Notes and Editorial Reviews
“When and where it will be heard doesn’t worry me in the least”, wrote Liszt to a friend on finishing Christus in 1866. He was living in Rome, pondering his relationship with the Church and little concerned with the public reception for which, he was more than once to say, he was willing to wait. In fact the work, or parts of it, was quickly taken up and he himself conducted the first complete performance in Weimar in 1867. In modern times it has seldom been given in its full form, and the first recording did not come until 1970 (on Hungaroton, 3/72 – nla). It is a long piece, playing for some two-and-three-quarter hours, difficult to fit into a concert.
Christus is probably best performed on special occasions in church, for
it is essentially a contemplative work and so could really be said to exist in a different time-scale to most music. Much of the opening part, the “Christmas Oratorio”, uses very simple melody and harmony, and is studiously undramatic. The comparison it seems to invite, with Berlioz and L’Enfance du Christ, is misleading. Helmuth Rilling does well not to charge it with too much colour, and, if listened to as meditation rather than drama, what can seem static takes on a positive atmosphere as a group of long reflections on the Christmas events. This is a far cry from the sensational Liszt of the early virtuoso years, even from the creative ventures of the previous decade, not yet reaching the terse, inward pieces of the last years.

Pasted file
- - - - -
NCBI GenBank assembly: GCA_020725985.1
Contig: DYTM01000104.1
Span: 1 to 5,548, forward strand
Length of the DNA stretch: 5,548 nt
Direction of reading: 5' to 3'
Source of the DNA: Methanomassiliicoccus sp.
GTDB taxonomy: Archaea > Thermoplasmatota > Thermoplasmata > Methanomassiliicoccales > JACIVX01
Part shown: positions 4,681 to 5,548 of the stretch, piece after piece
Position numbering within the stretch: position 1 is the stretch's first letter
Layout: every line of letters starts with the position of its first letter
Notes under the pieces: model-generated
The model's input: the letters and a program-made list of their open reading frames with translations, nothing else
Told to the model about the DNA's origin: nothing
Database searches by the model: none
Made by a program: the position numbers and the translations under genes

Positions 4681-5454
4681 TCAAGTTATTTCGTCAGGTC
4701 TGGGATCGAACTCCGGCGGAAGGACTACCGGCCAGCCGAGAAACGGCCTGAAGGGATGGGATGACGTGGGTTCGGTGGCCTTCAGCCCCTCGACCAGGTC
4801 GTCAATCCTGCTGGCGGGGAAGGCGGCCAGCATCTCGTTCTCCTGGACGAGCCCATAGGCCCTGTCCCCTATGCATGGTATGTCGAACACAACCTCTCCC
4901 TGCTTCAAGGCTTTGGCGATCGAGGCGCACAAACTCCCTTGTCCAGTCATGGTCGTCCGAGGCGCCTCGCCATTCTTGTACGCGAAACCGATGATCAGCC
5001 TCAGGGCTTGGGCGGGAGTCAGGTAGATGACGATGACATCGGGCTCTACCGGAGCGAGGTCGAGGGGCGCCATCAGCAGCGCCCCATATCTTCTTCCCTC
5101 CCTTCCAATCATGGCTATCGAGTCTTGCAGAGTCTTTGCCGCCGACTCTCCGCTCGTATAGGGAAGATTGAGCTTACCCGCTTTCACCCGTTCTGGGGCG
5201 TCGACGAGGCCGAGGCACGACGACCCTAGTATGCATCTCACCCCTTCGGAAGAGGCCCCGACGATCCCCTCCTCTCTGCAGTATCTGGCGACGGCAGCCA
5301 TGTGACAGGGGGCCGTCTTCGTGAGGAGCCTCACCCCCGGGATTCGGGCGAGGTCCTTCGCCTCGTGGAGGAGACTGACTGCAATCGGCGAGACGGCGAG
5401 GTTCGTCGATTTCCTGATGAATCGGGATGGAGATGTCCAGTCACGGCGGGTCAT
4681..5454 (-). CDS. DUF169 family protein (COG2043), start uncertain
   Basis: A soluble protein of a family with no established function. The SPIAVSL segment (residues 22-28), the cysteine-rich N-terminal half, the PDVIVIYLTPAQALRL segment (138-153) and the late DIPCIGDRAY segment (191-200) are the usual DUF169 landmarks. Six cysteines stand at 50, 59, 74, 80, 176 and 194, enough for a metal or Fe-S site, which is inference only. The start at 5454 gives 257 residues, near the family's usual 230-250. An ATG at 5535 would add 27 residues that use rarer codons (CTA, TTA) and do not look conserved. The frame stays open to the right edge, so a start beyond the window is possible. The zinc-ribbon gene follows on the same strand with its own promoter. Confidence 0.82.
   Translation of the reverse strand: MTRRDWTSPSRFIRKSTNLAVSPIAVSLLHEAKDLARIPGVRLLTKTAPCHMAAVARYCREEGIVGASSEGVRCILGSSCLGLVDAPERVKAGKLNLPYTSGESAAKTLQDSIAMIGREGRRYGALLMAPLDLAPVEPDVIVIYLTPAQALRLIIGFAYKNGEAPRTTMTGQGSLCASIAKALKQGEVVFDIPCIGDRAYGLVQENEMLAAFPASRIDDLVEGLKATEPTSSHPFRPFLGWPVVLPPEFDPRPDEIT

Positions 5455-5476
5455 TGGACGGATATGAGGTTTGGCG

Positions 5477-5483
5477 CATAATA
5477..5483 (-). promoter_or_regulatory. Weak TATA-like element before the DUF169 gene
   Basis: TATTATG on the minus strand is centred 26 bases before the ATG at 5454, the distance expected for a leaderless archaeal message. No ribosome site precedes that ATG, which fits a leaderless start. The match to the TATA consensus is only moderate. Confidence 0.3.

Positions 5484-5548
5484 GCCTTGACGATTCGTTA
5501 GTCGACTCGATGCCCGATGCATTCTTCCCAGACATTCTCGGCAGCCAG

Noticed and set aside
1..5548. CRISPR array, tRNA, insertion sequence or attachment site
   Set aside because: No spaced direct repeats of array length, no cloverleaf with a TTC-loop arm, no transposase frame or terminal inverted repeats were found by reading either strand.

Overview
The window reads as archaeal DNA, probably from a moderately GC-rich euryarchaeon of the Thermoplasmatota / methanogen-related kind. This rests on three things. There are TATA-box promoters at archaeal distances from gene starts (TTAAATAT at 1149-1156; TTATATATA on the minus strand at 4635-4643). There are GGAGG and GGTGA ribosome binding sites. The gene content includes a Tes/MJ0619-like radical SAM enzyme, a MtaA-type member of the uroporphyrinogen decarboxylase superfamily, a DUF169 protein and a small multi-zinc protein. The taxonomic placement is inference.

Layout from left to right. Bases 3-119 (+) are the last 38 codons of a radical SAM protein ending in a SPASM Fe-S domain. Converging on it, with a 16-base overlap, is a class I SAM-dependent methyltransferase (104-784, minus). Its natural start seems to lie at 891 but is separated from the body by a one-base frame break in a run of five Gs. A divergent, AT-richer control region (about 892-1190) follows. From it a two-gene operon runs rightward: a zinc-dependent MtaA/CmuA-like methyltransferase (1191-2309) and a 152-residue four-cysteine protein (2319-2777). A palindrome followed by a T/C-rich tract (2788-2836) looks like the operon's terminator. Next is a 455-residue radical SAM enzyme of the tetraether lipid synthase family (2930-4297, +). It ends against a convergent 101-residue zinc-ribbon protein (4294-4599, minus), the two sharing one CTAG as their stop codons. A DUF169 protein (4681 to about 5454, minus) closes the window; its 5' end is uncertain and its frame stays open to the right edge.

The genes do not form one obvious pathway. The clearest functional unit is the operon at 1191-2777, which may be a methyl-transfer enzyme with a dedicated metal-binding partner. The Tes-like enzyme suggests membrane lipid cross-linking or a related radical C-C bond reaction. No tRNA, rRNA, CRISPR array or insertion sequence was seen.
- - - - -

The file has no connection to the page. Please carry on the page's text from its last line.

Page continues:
There is greater drama in the middle part, “After Epiphany”, especially in the superb scene of Christ walking on the water. Although there is still the suggestion that a wonder is being contemplated, Liszt stirs up a terrific storm, one that really needs a more vital hand with the orchestra; Rilling controls matters well, but the piece would not lose by a higher degree of excitement, even terror. This part also includes the beautiful setting of the Beatitudes, sung by Andreas Schmidt with a degree of uncertainty which he entirely sheds when he comes to pronounce the sentences in Part 3 (“Passion and Resurrection”) for the scene of the Agony in the Garden. Liszt here turns to his most intense chromatic idiom, one which has tempted commentators to call the movement Wagnerian, even Tristanesque; it was, of course, Liszt who set the example. The long setting of the Stabat mater is beautifully controlled by Rilling. His soloists support him well, though Iris Vermillion can seem rather operatic; Henriette Bonde-Hansen sings with a beautiful, clear tone. The recording does excellent justice to Liszt’s wide-ranging orchestration, especially in the circumstances of live performances. Christus is not a work for every day, nor for every conductor. It is done justice in this sympathetic, patient performance.'
-- John Warrack, Gramophone [6/1998]
Works on This Recording
Christus, S 3 by Franz Liszt
Henriette Bonde-Hansen (Soprano),
Iris Vermillion (Mezzo Soprano),
Michael Schade (Tenor),
Andreas Schmidt (Baritone)
Gächinger Kantorei Stuttgart,
Stuttgart Radio Symphony Orchestra,
Cracow Chamber Choir
Written: 1862-1867; Rome, Italy
Date of Recording: 02/1997
Length: 161 Minutes 51 Secs.
Be the first to review this title